Gayle Cohen Cinquegrani joined The News-Letter shortly after arriving on campus in the fall of 1976, remaining on the staff until her graduation in 1980. During that time she worked on the news staff, serving as a news reporter (1976-78), News Editor (1978-79) and Contributing Editor (1979-1980). After attending law school she enrolled in the Columbia University Graduate School of Journalism. She then worked for Bloomberg Bureau of National Affairs, where she reported on employment law, the U.S. Labor Department and the legal industry. Cinquegrani is currently an editor at a research center affiliated with Georgetown University. 

Thomas Tully wrote and took pictures for the sports section at The News-Letter.

A conversation with Kevin Thomas Tully, Staff Writer and Photographer '87

First setting foot in the Gatehouse darkroom in 1985, Kevin Thomas Tully joined The News-Letter as a Staff Photographer before becoming a Staff Writer. After graduating from Hopkins in 1987, Tully began a short stint at a community newspaper before becoming a sports editor with Gannett. He then led the PR efforts for the flagship franchise of the XFL in New York. Today, Tully is the Chief Operating Officer for a global marketing agency that represents some of the most recognized brands in technology.

Before the 1980s, The News-Letter did not have a Science section.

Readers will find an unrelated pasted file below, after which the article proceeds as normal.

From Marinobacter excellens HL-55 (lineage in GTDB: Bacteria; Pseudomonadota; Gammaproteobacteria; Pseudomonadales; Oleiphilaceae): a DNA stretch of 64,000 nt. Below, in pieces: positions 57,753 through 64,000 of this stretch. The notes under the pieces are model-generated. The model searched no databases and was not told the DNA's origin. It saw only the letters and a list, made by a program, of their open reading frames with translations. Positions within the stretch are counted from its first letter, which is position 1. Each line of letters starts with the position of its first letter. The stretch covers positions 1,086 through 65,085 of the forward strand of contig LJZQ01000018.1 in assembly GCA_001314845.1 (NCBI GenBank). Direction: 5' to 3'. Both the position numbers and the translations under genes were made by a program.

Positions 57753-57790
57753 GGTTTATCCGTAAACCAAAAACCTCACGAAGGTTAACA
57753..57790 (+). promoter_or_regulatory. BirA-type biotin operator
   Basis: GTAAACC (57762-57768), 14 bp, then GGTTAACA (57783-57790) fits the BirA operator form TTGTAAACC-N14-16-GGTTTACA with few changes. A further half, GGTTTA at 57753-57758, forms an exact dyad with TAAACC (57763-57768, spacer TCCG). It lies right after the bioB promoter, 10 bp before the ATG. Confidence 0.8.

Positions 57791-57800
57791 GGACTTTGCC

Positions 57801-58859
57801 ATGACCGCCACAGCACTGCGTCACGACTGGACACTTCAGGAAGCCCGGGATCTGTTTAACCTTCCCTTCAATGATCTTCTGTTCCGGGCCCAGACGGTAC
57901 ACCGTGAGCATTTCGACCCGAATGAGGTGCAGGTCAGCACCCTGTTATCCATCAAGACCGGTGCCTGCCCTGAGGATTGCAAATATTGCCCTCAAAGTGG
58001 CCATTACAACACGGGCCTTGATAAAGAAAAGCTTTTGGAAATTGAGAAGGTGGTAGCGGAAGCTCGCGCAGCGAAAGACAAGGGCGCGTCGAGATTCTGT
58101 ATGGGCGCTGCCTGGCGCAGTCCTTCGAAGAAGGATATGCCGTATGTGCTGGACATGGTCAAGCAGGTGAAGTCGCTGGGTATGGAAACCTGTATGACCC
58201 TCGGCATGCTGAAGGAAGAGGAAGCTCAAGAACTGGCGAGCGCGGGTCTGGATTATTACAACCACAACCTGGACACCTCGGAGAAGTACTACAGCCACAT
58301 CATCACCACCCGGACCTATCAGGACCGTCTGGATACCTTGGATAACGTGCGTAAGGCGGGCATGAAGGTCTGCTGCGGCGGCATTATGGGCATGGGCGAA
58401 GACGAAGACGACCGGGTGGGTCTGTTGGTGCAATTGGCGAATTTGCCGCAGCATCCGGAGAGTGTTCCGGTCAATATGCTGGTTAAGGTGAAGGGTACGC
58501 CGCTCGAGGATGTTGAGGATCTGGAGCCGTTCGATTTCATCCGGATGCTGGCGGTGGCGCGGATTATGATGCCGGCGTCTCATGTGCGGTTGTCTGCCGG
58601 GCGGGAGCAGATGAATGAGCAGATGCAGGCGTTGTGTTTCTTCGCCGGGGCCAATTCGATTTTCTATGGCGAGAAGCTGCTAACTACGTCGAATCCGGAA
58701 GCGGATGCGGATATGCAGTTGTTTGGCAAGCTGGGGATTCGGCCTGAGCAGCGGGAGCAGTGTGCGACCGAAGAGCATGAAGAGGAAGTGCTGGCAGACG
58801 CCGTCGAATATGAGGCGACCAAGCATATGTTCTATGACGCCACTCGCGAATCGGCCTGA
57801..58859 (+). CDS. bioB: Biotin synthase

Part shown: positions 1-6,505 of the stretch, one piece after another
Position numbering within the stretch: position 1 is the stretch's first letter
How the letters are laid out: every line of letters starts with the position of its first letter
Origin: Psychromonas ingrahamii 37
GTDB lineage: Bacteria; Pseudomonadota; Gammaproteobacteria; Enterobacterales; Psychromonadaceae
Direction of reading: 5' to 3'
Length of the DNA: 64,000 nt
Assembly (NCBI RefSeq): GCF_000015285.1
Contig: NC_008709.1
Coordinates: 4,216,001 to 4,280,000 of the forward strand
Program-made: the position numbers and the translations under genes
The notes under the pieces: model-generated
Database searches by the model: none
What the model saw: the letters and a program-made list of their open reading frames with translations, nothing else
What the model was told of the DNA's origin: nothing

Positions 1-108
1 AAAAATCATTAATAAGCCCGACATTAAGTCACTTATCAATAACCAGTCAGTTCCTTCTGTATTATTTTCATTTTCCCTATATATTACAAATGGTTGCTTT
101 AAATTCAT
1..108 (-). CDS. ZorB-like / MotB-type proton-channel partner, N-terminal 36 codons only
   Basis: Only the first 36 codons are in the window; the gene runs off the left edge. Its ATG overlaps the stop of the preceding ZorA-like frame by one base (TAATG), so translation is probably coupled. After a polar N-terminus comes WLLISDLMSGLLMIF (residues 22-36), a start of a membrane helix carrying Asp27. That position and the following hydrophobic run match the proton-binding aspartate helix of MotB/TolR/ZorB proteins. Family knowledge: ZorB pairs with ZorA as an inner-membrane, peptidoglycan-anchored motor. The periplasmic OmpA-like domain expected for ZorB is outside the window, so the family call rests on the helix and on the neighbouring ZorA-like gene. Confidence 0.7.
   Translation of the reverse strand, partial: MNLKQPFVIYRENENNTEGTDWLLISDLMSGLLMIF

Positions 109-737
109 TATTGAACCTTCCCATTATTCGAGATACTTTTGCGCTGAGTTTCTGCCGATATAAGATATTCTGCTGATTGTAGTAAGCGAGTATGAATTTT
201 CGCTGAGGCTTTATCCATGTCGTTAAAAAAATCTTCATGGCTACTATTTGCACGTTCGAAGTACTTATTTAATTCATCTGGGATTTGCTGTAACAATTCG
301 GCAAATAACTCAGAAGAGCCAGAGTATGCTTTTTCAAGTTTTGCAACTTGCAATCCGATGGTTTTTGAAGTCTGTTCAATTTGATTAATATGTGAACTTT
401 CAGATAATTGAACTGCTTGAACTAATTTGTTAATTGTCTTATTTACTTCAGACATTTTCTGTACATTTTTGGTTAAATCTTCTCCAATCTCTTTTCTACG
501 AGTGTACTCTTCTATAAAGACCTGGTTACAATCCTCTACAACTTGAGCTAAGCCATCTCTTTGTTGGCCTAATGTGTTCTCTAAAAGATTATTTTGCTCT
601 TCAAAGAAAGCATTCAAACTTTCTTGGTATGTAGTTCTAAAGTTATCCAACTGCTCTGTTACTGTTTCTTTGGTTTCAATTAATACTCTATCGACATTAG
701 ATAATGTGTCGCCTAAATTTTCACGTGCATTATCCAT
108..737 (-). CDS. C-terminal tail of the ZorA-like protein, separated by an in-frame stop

A conversation with Miriam E. Tucker, Science Editor '86

Miriam E. Tucker began writing for The News-Letter in her junior year during the fall of 1984, and served as Co-Science Editor from 1985 to 1986. She focused on stories about medical research, often taking the Hopkins shuttle to the School of Medicine and interviewing doctors about their research. That background led her to a writing job with the International Medical News Group LLC in Rockville, Md., where she worked until 2012. She now freelances for several different media outlets, including the Washington Post, National Public Radio’s Shots blog and WebMD’s professional site Medscape. She writes extensively about diabetes, a condition she has lived with since 1973.

Andy Enfield, current head coach for USC men’s basketball and former Hopkins player, is the reason why Furey puts USC in the Final Eight for his NCAA basketball bracket to this day.

Why I still follow Hopkins sports (and not just lacrosse)

This year, as I do every year, I filled out my NCAA basketball bracket. Like most years, I did not do very well. My wife kicked my butt (again, like most years), and I barely beat my 10-year-old son. The one thing that saved me from finishing last was my faith in the University of Southern California (USC). I had them in the Final Eight, and that’s exactly where their run ended when they lost to Gonzaga. I really knew nothing about them and had not seen them play all year. I picked them for one reason: Andy Enfield.